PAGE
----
Business at Ordinary Bike Shop has been a little slower in the past few months because of construction which has limited access to the bike shop.

Ordinary owner David Tang said he doesn’t know exactly how much business he has lost, but he knows fewer new customers are finding their way into his shop.

“I haven’t compared hard numbers because I really don’t want to know, to be honest with you,” Tang said. “It is one of those forced optimism things. I would probably say we are anywhere from 10-20 percent down.”

Despite the lost business, Tang is pleased with the way the city has handled the project, which is adding drainage pipes below the streets to prevent Fourth Avenue from flooding. The construction is part of the Downtown Links and modern streetcar projects.

Tom Fisher, a City of Tucson project manager for Downtown Links, said the project should be completed in April, but the part of the construction directly in front of Ordinary Bike Shop should be completed in early January.

Tang said the timing of the construction could have been better, but he understands the projects need to move forward.

“It is kind of hurting holiday business a little bit,” Tang said. I wish they could have done in it summer, but that is the way things are.”

He said the city has been really good at communicating with them about the project and working with them to provide access to the shop while helping them minimize the effect on the business.

The RTA, which is funding the project, offers a service to all businesses near RTA construction projects called Main Street.

Director Britton Dornquast said the program aims to help businesses during construction.

“The goal is obviously to get every business through construction of these projects,” Dornquast said. “There has not been one business that has gone out of business that has utilized our services.”

The Main Street program educates and assists businesses with marketing and more to help them survive construction.

He said in many instances the businesses that have taken advantage of their program have actually increased their business.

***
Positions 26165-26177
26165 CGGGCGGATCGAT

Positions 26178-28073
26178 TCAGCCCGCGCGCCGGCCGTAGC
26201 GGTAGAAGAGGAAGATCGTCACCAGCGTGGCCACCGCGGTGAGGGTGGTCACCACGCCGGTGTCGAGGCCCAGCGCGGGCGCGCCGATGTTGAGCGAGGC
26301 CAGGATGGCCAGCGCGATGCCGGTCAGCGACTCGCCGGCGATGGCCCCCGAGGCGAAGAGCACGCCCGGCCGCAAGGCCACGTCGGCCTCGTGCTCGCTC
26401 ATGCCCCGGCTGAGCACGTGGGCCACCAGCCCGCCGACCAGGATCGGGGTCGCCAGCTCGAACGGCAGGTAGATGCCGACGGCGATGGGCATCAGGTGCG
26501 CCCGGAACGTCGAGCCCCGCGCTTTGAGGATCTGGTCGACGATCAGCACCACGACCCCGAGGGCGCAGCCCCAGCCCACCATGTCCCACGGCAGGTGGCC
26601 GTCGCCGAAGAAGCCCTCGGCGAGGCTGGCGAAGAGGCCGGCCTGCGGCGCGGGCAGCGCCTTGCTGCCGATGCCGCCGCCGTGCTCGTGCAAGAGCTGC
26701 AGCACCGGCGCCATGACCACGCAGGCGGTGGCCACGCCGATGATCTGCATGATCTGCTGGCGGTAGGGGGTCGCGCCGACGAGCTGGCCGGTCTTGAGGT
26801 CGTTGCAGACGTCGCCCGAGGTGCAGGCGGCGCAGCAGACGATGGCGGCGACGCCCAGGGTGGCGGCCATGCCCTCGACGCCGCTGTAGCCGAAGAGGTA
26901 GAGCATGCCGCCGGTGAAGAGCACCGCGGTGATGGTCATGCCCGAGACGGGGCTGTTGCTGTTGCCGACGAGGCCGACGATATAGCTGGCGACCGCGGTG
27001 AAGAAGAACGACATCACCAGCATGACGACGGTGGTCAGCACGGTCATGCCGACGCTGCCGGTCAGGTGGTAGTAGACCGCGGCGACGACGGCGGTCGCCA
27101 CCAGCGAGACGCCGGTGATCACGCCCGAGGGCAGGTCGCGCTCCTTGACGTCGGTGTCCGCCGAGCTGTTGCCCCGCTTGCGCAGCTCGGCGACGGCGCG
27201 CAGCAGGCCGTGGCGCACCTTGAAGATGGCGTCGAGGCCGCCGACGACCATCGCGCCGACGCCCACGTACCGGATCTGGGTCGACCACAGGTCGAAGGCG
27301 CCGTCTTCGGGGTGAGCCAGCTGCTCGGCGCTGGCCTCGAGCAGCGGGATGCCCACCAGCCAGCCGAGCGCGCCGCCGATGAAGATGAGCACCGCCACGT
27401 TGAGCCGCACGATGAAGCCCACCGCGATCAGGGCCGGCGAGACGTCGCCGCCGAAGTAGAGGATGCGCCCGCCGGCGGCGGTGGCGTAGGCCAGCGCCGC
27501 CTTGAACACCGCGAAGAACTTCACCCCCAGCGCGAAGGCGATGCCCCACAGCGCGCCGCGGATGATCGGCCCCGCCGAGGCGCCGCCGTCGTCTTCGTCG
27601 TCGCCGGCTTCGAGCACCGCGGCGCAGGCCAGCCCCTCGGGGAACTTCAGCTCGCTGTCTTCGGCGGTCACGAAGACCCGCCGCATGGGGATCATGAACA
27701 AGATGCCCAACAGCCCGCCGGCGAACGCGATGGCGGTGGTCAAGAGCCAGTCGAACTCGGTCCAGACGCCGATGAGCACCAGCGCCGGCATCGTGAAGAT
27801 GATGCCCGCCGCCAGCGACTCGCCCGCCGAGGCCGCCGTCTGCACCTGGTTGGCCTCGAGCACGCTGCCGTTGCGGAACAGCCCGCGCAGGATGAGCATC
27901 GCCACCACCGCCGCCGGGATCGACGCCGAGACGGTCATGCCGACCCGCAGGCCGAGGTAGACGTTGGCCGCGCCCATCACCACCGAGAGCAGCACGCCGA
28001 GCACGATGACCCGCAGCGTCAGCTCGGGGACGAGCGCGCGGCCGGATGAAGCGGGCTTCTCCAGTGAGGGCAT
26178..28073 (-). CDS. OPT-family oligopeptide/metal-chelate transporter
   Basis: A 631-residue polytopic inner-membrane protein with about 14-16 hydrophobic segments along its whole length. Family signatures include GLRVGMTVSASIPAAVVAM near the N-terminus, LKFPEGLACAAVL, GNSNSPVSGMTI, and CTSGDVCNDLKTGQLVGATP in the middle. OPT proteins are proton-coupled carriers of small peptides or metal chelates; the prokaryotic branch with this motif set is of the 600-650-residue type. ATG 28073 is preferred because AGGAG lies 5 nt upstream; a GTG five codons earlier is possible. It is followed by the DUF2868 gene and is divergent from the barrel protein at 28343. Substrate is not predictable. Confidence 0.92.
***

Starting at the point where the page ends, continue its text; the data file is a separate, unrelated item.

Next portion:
Tang said it’s good that most of Ordinary’s customers are people who ride their bikes every day.

“Everyone is on bikes so parking is not too much of an issue,” he said. “It’s cutting down on our walk-in foot traffic so new customers aren’t really finding us as easily.”

Tang said he will be glad when the project is complete and thinks the streetcar construction might be more disruptive.

“Overall it is going to be a positive thing for down here,” he said. “The roads were in terrible condition. It is going to be nice to have brand new pavement.”

Ordinary has added a map to its website showing people where they can park and how to access the shop. Check it out.

Ordinary’s hours are:

Monday-Friday 9 a.m.-7 p.m. and Saturday 8 a.m.-5 p.m.

4 thoughts on “Ordinary Bike Shop feeling pinch from construction”
  1. This will not stop 4th Avenue from flooding.  It’s just one step in getting the area out of 100 yr flood plain.  We still need another flood detention basin upstream.  The box culverts are much larger than the previously existing single culvert but they will still connect downstream to the existing smaller culvert and the issue is not the flow from 4th Ave. but the flow through 4th Ave which is generated upstream of the area.  

  2. Sorry I can’t edit, 2a is built, 2b is under construction but 2c is not currently funded.  To see what that looks like wade through (no pun  intended)

    My understanding is 2b gets a lot of downtown above water but not all of it and I think not 4th Avenue.  I’m trying to find just that one map by itself but so far no luck.  

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